• Pharmaceuticals and medicine as a whole are both fast-paced, knowledge-driven industries. Predictably therefore the technical nature of the job presents an attractive source of employment through which to engage one’s interests while also applying science-based knowledge and skills likely gained through tertiary education. This may be particularly attractive for holders of science degrees and this does seem to be confirmed by the high frequency of science grads making queries. As alluded to earlier, staying current with new information, industry trends and market information further enhances the level of engagement required of the individual thereby reducing boredom.
  • Finally, many of the companies involved in the pharmaceutical industry are themselves large multinational organizations or are closely affiliated with them. A direct consequence of this, is that scope for professional growth and development is often good for those prepared to invest the effort and time required to add the requisite value to their work.

Core Function of the Med Rep

Certainly the above list has captured some strong reasons why new-comers and applicants may desire a job as a medical sales representative. In considering these points however another question arises, ‘Do these persons desirous of a med rep job really know what the job is about at its core?’ ‘What do med reps do’? ‘Why is the job even necessary’? Ultimately, the role of a med rep is ‘To convince customers and potential customers (Most often Healthcare Professionals – HCPs) that their products / services meet their specific needs better than those of their competitors. This entails first identifying those potential customers, arranging to visit them and then convincing them of your products benefits. After getting their agreement to use the product or service, some degree of post-sale service is usually involved but the level of med reps’ involvement in this latter aspect of the business varies widely by company and field. Ultimately, med reps are required to maintain long-term business relationships with customers to ensure that their needs are met, and to achieve this these customers must be visited on an ongoing basis. Strong communication skills are therefore a critical competency of anyone seeking to enter the field.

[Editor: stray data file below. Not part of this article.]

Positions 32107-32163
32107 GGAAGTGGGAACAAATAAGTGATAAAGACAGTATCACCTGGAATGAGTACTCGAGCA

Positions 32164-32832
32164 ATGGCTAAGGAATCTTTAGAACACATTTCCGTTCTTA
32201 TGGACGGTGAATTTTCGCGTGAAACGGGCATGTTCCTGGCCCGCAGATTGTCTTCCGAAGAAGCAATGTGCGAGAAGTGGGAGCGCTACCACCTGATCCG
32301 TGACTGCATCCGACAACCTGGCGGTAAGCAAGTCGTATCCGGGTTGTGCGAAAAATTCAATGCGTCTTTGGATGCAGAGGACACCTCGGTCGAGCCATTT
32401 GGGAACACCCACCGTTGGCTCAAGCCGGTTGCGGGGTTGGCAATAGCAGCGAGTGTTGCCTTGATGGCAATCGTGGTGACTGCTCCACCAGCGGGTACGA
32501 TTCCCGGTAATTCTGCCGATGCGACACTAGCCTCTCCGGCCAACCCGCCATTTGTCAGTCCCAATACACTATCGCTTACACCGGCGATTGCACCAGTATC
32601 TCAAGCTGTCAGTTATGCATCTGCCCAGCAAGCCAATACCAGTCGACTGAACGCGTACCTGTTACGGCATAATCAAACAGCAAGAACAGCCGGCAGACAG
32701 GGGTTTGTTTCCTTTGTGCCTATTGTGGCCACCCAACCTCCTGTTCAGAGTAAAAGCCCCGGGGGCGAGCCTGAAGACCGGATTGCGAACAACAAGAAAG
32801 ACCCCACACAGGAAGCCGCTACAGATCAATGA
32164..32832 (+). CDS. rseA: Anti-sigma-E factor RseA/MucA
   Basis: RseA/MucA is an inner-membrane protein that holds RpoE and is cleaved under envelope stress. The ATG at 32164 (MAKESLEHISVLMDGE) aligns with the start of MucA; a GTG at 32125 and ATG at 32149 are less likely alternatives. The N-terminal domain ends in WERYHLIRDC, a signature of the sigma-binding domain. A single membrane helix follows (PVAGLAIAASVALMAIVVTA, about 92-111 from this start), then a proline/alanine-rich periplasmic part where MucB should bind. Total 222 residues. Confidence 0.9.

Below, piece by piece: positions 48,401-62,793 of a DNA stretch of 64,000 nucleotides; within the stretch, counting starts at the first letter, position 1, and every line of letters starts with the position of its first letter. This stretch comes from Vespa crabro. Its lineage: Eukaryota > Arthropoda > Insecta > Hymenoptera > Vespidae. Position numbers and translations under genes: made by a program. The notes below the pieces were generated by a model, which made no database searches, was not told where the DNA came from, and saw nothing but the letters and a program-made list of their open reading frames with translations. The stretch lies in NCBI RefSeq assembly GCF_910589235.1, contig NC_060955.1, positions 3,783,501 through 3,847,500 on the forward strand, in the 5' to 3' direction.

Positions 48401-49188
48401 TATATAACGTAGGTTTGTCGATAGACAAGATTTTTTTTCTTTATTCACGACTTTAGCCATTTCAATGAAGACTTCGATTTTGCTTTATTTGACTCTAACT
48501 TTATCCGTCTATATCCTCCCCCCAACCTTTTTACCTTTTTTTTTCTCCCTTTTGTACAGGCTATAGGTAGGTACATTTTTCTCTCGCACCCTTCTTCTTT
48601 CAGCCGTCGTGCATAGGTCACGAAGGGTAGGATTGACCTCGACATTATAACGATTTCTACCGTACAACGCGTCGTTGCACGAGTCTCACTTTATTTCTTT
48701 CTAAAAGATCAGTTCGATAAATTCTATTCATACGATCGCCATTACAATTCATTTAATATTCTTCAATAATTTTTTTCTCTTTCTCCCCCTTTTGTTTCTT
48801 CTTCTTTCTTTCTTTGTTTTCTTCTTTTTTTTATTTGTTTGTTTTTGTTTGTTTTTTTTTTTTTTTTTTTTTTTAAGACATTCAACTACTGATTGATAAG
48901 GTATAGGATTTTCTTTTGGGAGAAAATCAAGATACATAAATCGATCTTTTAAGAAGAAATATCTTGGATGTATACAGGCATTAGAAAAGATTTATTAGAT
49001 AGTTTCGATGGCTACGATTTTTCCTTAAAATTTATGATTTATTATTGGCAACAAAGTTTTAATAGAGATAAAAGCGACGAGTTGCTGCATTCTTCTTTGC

From the non-exhaustive list of reasons provided above, the job of medical sales representative does appear to be quite desirable. Like any other job though, looking only at a select set of features does not give a true reflection of the job. In light of this, subsequent posts are going to look in greater detail at the reality of the role, from entry requirements to day-to-day duties and even some of the less favoured aspects of the job.

About the Author
Stewart Dougan

Stewart Dougan

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Stewart has worked in the pharmaceutical industry since 1996 in a number of capacities. With a passion for biopharmaceuticals, he has completed research into how they are perceived by Health Care Professionals as well as the obstacles hindering development of a biopharmaceutical sector in Jamaica. He holds a B.Sc. in Biochemistry, an M.Sc. in Applied Pharmacology from the University of the West Indies and an MBA from the University of Liverpool.